India Highlights Need for ‘Common Approach to Regulating Crypto Ecosystem’ – Nirmala Sitharaman, India’s Finance Minister, delivered the Economic Survey 2022-23 to Parliament on Tuesday. The Economic Survey is the Ministry of Finance’s yearly flagship document that reviews the performance of the Indian economy in the previous financial year and provides an economic projection for the current financial year. Including cryptocurrency for the first time this year, the Economic Survey highlights the “necessity of a common approach to regulating the crypto ecosystem.”
The 414-page document explains, “The recent collapse of the crypto exchange FTX and the ensuing sell-off in the crypto markets have placed a spotlight on the vulnerabilities in the crypto ecosystem,” elaborating: “Crypto assets are self-referential instruments and do not strictly pass the test of being a financial asset because it has no intrinsic cashflows attached to them.” India’s central bank, the Reserve Bank of India (RBI), has also repeatedly warned that crypto has no intrinsic value, adding that they pose risks to the country’s financial stability.
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The RBI has recommended banning cryptocurrencies like bitcoin and ether. The Economic Survey also states that “U.S. regulators have disqualified bitcoin, ether, and various other crypto assets as securities.” However, the chairman of the U.S. Securities and Exchange Commission (SEC), Gary Gensler, has confirmed that bitcoin is a commodity but would not comment on ether. Nonetheless, he stressed that most other tokens are securities.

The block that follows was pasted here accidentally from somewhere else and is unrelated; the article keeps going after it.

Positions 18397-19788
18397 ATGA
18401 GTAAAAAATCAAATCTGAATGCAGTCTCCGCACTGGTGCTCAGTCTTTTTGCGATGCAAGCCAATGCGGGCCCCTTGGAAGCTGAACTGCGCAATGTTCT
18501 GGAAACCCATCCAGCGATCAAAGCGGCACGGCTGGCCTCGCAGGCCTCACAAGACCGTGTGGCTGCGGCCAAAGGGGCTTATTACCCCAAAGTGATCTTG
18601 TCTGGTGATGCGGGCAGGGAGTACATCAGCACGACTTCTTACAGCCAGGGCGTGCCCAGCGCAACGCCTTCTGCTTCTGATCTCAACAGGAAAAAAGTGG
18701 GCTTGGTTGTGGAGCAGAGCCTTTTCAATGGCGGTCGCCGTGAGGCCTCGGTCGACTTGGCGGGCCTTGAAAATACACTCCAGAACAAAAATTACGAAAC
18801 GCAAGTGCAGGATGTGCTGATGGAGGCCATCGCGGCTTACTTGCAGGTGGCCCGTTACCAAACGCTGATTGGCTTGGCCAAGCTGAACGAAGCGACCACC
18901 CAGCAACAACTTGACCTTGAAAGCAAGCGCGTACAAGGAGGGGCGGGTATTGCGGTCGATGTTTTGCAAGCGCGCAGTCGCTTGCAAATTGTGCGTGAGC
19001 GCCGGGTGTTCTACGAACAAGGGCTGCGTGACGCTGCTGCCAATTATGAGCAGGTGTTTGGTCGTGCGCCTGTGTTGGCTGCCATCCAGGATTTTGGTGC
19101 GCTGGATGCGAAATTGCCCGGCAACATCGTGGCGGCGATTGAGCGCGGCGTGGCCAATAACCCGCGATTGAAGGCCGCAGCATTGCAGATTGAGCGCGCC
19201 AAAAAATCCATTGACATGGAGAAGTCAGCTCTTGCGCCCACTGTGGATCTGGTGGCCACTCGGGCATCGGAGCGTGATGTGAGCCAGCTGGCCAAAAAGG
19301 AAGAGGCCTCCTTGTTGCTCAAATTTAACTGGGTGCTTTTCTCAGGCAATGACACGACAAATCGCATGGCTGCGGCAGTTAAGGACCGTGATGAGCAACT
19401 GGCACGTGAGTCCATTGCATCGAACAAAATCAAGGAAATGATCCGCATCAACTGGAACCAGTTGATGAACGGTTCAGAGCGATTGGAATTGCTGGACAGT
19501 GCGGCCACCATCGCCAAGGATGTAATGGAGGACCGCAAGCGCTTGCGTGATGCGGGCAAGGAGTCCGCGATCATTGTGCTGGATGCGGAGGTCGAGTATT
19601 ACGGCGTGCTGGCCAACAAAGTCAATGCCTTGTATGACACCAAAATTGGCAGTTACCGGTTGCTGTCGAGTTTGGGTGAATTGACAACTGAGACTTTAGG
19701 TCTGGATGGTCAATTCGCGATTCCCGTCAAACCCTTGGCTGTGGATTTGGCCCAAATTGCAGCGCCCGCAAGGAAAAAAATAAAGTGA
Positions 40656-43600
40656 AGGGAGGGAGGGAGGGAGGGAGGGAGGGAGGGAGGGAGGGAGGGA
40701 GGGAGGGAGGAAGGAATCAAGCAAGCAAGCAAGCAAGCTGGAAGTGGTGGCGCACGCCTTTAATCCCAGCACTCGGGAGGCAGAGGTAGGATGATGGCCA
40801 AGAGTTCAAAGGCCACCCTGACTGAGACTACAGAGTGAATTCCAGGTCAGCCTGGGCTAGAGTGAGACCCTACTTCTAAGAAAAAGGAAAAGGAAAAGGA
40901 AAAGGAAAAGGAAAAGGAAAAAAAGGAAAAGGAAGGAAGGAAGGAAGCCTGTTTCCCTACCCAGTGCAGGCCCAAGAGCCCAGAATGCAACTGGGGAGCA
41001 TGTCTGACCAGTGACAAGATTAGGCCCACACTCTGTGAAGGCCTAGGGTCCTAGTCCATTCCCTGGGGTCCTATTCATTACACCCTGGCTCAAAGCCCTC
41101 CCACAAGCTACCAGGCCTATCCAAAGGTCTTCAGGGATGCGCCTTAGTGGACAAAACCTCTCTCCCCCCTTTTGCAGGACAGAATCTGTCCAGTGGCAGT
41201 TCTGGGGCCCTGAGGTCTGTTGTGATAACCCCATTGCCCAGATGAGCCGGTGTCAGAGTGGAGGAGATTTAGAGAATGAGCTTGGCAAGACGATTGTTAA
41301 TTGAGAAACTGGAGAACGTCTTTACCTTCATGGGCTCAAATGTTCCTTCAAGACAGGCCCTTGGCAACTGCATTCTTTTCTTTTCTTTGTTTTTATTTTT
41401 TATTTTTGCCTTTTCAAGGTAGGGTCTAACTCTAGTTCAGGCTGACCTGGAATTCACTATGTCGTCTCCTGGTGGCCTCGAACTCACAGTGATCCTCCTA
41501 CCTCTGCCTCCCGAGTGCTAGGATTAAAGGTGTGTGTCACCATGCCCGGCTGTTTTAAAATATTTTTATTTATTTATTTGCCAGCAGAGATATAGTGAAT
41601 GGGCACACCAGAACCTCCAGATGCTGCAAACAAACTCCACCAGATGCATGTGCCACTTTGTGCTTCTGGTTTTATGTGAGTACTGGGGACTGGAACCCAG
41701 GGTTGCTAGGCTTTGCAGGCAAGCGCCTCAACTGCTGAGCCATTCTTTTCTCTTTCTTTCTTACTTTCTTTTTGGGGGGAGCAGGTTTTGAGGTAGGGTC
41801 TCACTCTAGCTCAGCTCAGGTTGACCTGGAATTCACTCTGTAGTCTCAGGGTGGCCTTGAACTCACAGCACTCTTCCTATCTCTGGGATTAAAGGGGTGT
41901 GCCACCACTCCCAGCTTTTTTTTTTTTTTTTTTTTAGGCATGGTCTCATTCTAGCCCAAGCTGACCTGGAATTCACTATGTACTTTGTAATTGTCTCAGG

The Economic Survey issued by the Ministry of Finance then refers to a joint statement issued on Jan. 3 by the United States Federal Reserve, the Federal Deposit Insurance Corporation (FDIC), and the Office of the Comptroller of the Currency (OCC) highlighting the three agencies’ concerns about the risks cryptocurrencies pose to the banking system. The Survey continues: “The geographically pervasive nature of the crypto ecosystem necessitates a common approach to the regulation of these volatile instruments. In this context, the global response to cryptos is evolving.”
The document proceeds to discuss the current regulatory approaches worldwide, including in the European Union, Japan, Switzerland, the U.K., Albania, and Nigeria. “Monitoring and regulating cryptocurrencies have been tricky, and regulators across the globe find it challenging to keep track of the new and emerging issues in the fast-moving uncharted field,” the Survey adds, noting: “There are minimal global standards applicable to unbacked crypto assets, which do not currently mitigate all risks and vulnerabilities.”
The Survey details that standard-setting bodies have been making efforts to adjust and develop standards for regulating crypto. However, they focus on specific issues or sectors. “Thus, there are regulatory gaps at each stage when crypto assets are issued, transferred, exchanged, or stored by non-bank entities,” the document concludes. India has been trying to develop a crypto policy for several years. A draft crypto bill was published in July 2019 but was not taken up in parliament.
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According to the finance minister, the Indian government intends to discuss crypto regulation with G20 countries in order to build a technology-driven regulatory framework for crypto assets. The government announced its intention to begin a crypto awareness initiative last month. Meanwhile, the RBI is testing its own digital money (CBDC). A wholesale digital rupee test began in November of last year, followed by a retail pilot in December.